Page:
3. […] However businesses and government must start planning now for collection and processing of this future waste stream, to ensure pathways are in place for reuse and recycling of what is a hazardous, yet valuable, waste. In particular, as lithium batteries rise past 50,000 tonnes per year in the waste stream by 2030, the need rises for developing efficient sorting systems to isolate these batteries and moderate the risk of fire. […]

  4. […] However businesses and government must start planning now for collection and processing of this future waste stream, to ensure pathways are in place for reuse and recycling of what is a hazardous, yet valuable, waste. In particular, as lithium batteries rise past 50,000 tonnes per year in the waste stream by 2030, the need rises for developing efficient sorting systems to isolate these batteries and moderate the risk of fire. […]

  5. […] However businesses and government must start planning now for collection and processing of this future waste stream, to ensure pathways are in place for reuse and recycling of what is a hazardous, yet valuable, waste. In particular, as lithium batteries rise past 50,000 tonnes per year in the waste stream by 2030, the need rises for developing efficient sorting systems to isolate these batteries and moderate the risk of fire. […]

  6. […] However businesses and government must start planning now for collection and processing of this future waste stream, to ensure pathways are in place for reuse and recycling of what is a hazardous, yet valuable, waste. In particular, as lithium batteries rise past 50,000 tonnes per year in the waste stream by 2030, the need rises for developing efficient sorting systems to isolate these batteries and moderate the risk of fire. […]

  7. […] However businesses and government must start planning now for collection and processing of this future waste stream, to ensure pathways are in place for reuse and recycling of what is a hazardous, yet valuable, waste. In particular, as lithium batteries rise past 50,000 tonnes per year in the waste stream by 2030, the need rises for developing efficient sorting systems to isolate these batteries and moderate the risk of fire. […]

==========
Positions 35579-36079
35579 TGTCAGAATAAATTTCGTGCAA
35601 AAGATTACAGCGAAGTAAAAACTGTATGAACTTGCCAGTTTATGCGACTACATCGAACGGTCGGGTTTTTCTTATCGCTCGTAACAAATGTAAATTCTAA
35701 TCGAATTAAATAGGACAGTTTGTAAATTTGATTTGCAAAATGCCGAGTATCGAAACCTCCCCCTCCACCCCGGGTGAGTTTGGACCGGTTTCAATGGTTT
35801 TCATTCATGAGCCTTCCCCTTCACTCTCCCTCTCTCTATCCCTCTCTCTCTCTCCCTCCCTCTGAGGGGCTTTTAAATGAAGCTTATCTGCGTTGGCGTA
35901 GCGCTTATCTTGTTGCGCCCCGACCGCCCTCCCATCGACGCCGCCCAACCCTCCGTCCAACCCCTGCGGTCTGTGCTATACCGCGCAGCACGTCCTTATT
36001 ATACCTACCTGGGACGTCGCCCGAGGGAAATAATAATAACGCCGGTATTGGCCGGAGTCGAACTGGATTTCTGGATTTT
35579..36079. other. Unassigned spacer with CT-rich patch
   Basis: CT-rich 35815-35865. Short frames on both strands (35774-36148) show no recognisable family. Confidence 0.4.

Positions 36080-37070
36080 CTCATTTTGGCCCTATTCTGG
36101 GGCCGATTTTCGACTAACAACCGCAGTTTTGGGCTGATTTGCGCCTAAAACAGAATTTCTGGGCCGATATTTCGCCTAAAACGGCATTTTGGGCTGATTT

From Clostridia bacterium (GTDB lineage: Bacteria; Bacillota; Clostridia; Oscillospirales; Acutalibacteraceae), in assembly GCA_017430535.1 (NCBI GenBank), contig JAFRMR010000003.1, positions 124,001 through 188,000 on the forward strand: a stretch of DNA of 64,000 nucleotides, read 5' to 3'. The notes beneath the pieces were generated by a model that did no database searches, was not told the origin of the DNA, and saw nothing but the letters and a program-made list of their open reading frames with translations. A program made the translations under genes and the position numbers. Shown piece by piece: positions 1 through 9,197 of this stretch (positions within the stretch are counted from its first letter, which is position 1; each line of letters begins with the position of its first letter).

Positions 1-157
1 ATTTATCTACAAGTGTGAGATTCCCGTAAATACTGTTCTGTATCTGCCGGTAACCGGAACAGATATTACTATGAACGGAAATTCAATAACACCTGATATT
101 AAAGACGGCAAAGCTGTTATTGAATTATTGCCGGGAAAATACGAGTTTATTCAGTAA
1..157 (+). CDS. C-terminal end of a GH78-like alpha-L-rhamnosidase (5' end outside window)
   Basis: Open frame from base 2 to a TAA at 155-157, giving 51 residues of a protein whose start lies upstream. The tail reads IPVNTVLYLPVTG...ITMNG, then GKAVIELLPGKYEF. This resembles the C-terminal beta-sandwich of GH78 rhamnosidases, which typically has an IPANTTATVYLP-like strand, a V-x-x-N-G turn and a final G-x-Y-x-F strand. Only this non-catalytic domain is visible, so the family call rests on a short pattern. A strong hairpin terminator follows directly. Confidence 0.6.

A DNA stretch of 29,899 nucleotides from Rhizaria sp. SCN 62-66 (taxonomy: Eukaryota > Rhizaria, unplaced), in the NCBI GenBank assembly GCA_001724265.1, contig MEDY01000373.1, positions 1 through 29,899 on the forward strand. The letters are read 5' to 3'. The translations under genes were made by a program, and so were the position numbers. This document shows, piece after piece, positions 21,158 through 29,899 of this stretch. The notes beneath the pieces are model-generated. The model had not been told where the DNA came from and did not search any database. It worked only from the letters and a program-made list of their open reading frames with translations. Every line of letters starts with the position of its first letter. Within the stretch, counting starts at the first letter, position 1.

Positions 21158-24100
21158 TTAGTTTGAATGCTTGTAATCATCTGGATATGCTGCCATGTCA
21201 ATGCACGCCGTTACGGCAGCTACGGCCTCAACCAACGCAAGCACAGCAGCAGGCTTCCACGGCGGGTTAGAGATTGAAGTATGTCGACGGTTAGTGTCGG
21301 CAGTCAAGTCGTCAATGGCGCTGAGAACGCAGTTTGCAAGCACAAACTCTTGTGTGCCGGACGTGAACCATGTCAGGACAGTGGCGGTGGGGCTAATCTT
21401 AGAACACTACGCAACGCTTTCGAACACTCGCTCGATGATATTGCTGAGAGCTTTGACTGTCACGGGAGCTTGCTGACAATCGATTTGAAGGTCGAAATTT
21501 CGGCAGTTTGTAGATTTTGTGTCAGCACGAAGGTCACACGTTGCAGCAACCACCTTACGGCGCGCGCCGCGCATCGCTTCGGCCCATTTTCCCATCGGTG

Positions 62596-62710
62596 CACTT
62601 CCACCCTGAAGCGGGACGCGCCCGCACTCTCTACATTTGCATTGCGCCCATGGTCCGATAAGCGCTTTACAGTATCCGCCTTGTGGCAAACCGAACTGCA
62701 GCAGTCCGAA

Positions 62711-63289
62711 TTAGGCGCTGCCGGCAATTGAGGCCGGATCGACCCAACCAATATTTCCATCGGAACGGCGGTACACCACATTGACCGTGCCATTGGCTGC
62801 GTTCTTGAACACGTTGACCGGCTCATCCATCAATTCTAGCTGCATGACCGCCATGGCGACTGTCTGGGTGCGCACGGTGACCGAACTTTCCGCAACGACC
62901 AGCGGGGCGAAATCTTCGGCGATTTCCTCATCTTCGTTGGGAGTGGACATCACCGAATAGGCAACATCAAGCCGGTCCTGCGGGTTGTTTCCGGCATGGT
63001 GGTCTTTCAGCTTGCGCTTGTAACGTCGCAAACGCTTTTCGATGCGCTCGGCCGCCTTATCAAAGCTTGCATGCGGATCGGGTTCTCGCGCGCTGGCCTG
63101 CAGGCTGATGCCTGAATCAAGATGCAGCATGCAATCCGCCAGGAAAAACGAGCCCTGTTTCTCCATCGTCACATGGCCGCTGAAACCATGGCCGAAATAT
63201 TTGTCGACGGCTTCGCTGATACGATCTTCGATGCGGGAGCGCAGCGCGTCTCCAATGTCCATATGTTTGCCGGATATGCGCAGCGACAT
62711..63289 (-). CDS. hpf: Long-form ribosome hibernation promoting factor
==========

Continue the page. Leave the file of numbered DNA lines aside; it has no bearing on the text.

8. […] Passengers packing these items into their luggage remain a constant threat to aviation safety despite widespread warnings. With batteries, all spare batteries not contained within equipment must be in carry-on luggage with their terminals protected. There have been several examples of lithium batteries short-circuiting in checked-in luggage causing cargo fires, including a 2014 flight from Melbourne to Fiji. […]

  9. I saw the result of a 18650 lithium cell exploding in my son’s workshop in Ecuador when I was there. It had been sitting on the shelf untouched for a month or more. Luckily there was no ensuing fire.
    I later had a fire in my workshop in Australia which burnt out the interior wall lining and roof before I was able to extinguish it with two full size extinguishers and a fire hose. It was caused by another 18650 cell stored with numerous others on a wooden shelf. Now I keep all lithium batteries in a closed steel drawer type of toolbox and have re-lined the workshop nearly airtight with plaster wall sheeting. All the shelving is now also made of steel. None of my LIPO batteries have caught fire though, just the lithium iron cells.
    The more energy stored in these batteries in phones, laptops, etc., makes them increasingly dangerous.